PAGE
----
The take-away message here is that the wine BUSINESS is hard. Nobody owes you anything.

    In my experience, and my family has been selling wine through distributors since 1966, there are good wine houses and bad, passionate sales reps and those that are taking orders. If you are not willing to go out and sell every case yourself, get another job.

    The three-tier system is a disaster. Too few distributors, too few mega brands that control the salesperson’s time…all this is true. The bottom line, though, is if you’re in it for the “romance” find another line of work.

    Steven Mirassou
    6th generation winemaker

  21. ‘Look, we have got to assign some blame here.”

    Steve, you seem to be a smart guy; why you insist on continually fousting reductive and rather embarrassing comments such as this on your readers is beyond me. You’re not Howard Stern- we neither care for nor require these kinds of attempts at shock, if that’s what they are…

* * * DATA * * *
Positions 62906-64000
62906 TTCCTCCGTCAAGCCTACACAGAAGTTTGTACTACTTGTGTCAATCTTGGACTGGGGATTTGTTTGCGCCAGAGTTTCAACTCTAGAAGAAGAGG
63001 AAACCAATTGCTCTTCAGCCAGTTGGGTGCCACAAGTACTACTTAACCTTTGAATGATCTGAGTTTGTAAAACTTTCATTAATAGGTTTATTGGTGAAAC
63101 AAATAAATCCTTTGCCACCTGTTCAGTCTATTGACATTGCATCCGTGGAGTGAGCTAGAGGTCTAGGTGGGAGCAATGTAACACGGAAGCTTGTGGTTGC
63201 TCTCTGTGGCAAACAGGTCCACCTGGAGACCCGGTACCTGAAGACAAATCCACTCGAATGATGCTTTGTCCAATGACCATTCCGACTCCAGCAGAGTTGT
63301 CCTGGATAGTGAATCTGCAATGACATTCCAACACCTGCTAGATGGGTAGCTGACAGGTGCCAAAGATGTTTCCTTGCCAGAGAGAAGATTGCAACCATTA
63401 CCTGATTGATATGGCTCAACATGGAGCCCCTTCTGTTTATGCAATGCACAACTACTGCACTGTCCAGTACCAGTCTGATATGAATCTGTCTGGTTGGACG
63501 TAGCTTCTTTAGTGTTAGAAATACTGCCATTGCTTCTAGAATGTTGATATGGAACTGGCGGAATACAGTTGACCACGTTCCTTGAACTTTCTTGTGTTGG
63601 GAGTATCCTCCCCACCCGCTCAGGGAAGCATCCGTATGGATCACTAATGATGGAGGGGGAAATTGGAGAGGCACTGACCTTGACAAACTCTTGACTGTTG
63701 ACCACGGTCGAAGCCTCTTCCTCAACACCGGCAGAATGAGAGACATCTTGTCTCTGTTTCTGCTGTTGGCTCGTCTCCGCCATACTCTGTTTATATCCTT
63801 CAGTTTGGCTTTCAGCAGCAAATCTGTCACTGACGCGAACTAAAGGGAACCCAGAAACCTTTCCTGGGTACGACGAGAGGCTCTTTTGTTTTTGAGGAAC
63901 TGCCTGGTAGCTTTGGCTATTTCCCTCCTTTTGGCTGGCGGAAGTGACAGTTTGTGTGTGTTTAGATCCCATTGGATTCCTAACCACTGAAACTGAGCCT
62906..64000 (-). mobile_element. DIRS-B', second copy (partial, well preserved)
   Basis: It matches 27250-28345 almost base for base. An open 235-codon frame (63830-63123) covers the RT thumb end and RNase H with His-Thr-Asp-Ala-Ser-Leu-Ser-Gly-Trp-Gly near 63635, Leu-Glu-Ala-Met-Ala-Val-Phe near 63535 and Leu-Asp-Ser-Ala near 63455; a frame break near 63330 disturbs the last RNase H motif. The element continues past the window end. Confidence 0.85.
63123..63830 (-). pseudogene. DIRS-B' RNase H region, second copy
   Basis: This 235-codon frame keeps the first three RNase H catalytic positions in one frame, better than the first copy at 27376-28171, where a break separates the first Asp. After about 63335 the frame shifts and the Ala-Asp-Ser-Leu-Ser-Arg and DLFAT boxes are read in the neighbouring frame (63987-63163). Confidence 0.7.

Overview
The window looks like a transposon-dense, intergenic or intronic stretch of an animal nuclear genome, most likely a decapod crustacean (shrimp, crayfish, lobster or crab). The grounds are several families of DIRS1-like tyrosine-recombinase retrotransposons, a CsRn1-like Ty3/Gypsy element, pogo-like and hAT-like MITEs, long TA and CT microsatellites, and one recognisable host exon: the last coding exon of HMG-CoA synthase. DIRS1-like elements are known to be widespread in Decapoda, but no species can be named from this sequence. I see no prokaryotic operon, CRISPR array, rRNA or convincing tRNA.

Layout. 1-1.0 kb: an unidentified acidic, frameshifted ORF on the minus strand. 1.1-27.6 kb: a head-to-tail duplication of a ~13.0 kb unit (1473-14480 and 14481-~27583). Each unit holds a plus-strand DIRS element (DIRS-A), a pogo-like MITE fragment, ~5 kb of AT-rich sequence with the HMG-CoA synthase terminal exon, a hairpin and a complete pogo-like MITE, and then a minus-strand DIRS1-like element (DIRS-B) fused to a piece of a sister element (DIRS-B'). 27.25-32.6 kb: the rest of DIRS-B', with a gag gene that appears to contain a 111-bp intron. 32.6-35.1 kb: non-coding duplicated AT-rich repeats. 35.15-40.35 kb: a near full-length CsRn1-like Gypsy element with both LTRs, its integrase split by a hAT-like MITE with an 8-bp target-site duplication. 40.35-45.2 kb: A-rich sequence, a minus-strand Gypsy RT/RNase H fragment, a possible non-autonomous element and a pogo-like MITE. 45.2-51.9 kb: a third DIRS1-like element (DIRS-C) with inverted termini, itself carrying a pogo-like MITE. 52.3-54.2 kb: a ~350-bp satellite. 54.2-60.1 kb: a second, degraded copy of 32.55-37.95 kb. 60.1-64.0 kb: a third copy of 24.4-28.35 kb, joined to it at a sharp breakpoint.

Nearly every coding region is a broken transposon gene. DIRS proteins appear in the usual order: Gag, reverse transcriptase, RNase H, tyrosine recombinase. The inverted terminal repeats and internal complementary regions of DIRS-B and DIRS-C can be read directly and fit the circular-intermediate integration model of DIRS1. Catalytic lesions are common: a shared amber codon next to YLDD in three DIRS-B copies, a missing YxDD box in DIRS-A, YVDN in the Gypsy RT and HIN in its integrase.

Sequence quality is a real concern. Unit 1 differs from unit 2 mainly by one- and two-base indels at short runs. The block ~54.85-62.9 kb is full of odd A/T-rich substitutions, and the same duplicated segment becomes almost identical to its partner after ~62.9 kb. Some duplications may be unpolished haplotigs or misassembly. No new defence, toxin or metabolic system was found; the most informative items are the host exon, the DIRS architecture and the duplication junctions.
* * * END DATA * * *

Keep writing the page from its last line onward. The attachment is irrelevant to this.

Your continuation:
There is no need for ‘blame’. I make wine. I wish the three-tier system was different or abolished. This kind of post really doesn’t do much for anyone, I’m sad to relate…



  22. Any new business requires extensive ‘market research’. Making good wine is barely 50% of the equation.